– Six – doing the necessary filler parts.

 – Two will hang on to the other’s accomplishments. In evolutionary psychology, they are called: free riders.

People who don’t believe in your project won’t do anything extra. They’ll probably follow strict orders, nothing more. They won’t deploy creativity, problem-solving, analytical thinking, or other resources because they don’t see the why. They are not on board with the project, the goal.

“Why work harder, do my best, if it’s in vain?” That’s the mindset behind such a team. Even if you motivate them with bonuses while reminding them of the company culture, the best they will do is follow the group and be team players.

But for ambitious goals, mediocrity is not enough. You want a team doing that extra mile when you’re not around. That’s achievable by belief.

What’s the main asset you gain through belief?


Current Economics & Markets

I’ll give you another example from the real world, something that already impacts the economics of the current markets — something that will erase lots of businesses from the map in the next few years.

There is a lot of capital in the markets right now. Investors throw money into the market by investing in Start-Ups.

The game became raising money for the next venture – from the entrepreneurial side. And gaining passive income from the next “Unicron” – from investors. (The misspelling was intentional.)

That’s why so many tech start-ups are raising capital time and time again, even if the business bleeds a lot of money. We are 6 million in debt, but we’ll do a new round and raise an extra 10 million.

Everything started as a love affair. The Startupper received the money, and The Investor invested money in good faith. Yes, there was a faith in play.

The F Factor

But on the road, any new business faces challenges. And the two players have a different views based on their motivation (values). Once you were funded, the name of the game became – scaling. That’s the leading player now.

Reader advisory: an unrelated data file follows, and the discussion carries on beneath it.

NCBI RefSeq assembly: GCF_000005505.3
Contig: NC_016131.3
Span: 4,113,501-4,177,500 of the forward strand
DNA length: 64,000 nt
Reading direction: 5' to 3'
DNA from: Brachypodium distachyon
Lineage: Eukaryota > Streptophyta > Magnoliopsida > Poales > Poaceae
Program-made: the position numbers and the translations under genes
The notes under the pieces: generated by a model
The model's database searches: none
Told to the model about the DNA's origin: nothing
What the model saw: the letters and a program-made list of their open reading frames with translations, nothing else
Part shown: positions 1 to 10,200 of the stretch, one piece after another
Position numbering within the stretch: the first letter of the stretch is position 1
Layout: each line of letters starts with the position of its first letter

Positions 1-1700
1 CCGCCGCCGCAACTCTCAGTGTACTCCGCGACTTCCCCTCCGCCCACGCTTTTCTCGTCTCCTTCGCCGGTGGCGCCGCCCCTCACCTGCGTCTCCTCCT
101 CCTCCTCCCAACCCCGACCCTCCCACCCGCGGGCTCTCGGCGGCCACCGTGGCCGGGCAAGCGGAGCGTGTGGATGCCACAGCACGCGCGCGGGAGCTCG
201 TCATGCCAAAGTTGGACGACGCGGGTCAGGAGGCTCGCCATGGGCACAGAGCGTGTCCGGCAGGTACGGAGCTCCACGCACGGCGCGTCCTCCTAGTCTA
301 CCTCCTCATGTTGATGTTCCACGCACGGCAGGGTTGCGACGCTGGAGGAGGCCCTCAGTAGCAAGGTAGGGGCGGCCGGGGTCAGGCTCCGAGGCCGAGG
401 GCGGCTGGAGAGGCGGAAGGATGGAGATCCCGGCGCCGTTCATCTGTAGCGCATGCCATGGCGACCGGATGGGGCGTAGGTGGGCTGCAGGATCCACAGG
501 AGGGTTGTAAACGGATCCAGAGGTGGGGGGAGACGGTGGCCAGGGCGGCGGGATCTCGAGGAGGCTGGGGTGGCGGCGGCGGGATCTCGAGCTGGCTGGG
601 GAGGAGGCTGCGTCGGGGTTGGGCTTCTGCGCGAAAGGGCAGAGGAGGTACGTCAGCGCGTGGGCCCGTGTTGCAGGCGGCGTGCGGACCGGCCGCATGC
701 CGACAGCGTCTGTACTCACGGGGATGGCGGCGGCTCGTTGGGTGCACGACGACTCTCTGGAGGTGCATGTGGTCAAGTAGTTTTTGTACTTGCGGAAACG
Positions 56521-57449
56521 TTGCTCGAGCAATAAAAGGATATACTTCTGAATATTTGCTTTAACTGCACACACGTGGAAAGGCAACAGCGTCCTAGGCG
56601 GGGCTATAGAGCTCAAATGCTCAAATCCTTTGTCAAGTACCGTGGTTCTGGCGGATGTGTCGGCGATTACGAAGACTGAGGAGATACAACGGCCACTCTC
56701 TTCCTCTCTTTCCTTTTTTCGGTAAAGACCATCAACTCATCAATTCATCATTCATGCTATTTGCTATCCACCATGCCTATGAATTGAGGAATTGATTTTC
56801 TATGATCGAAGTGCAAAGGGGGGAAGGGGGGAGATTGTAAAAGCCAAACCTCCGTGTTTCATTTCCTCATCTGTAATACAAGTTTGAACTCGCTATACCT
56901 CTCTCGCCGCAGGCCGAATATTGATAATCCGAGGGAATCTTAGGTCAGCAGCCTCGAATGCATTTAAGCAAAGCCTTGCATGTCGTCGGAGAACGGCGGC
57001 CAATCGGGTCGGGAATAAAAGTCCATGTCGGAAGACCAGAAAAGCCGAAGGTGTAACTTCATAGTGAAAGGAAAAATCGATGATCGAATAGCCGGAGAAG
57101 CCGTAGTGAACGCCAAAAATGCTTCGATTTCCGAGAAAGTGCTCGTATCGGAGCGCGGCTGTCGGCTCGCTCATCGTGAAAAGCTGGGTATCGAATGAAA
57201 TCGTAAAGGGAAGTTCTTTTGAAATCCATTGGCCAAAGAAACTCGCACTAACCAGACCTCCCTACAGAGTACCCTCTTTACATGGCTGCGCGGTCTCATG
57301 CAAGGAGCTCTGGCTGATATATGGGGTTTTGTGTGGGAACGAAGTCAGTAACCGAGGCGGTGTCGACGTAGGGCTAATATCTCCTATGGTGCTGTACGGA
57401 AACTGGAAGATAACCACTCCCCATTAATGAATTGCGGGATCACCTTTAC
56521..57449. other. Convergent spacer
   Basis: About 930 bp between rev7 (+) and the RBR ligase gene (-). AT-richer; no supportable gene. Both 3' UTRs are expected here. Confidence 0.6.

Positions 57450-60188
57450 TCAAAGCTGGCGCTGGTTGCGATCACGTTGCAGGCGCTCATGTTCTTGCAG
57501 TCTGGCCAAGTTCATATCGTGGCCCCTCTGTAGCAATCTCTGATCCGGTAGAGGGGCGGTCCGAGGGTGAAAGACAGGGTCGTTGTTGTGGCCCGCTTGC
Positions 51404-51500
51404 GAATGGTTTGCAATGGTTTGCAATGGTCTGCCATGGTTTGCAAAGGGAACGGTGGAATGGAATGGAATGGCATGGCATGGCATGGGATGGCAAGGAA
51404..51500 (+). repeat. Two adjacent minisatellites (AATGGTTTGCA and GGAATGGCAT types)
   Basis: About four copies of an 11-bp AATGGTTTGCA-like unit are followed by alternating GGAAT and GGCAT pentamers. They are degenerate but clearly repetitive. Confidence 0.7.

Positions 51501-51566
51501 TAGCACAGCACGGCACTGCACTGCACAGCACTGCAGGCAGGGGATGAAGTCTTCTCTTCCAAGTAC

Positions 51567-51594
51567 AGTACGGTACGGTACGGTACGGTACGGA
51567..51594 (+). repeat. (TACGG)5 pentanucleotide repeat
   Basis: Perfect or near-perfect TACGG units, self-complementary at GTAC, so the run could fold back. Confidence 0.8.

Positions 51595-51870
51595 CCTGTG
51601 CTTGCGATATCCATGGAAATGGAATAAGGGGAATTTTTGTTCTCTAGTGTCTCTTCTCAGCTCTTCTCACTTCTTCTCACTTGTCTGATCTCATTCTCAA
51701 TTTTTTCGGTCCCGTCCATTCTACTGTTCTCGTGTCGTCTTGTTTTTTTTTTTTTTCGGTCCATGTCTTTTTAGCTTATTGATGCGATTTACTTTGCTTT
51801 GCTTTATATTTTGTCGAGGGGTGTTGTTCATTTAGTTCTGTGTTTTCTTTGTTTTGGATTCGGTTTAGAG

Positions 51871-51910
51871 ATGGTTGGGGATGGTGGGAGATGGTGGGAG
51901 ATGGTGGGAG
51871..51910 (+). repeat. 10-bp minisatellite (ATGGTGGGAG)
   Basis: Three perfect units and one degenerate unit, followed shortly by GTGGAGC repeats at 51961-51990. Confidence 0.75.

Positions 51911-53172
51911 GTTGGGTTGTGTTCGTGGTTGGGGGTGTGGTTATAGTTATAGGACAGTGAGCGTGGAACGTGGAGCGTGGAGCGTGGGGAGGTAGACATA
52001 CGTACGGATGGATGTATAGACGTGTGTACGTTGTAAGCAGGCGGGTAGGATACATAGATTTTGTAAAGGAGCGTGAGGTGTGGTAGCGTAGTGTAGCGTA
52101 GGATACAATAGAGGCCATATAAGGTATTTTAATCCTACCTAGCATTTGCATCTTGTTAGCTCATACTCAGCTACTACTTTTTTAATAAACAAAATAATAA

If you’re facing challenges on the way, pretty inevitable, you’ll need to adjust your plan to meet the demands. That can make the initial vision lost. An experienced founder will be able to see what’s next and how can (s)he overcome the challenge. But that’s a new idea, a new strategy that could conflict with the investor.

So the founder has two options.

Either sell the new business strategy to the investors, the board (time and time again), and they show green to whatever the visionary wants to do, or they will act rigid and keep the initial script in play. If the initial version stays, but the startupper will feel pressured, the risk is that (s)he’ll be the one who loses faith.

You can imagine what happens. The person or the associates who started everything in the first place become trapped in a game that distances them from what they envisioned. The pressure will cause a domino effect in the markets because the present abundance will vanish for plenty of such deals. Isn’t this obvious?


If you lose belief or never had it in the first place, and you’re an active player in the game, chances are if anything good happens, it will be average and very susceptible to market movements. That’s the best scenario. Most of the time, things will just end, crash, bottom.

Same with your team. 

I would conclude with a personal quote:

Leadership is a game of belief and trust. The demons come from the belief’s side. Even if you’re only leading yourself, the results will be influenced by how much you believe in yourself and your plan. 

Motivation can be hijacked with discipline and a good work ethic. The belief system is a different cookie. Once conquered, the other things will be there to help and empower.

Originally published on LinkedIn

Cristina Imre – The Founder Coach That Takes Your Success to Heart!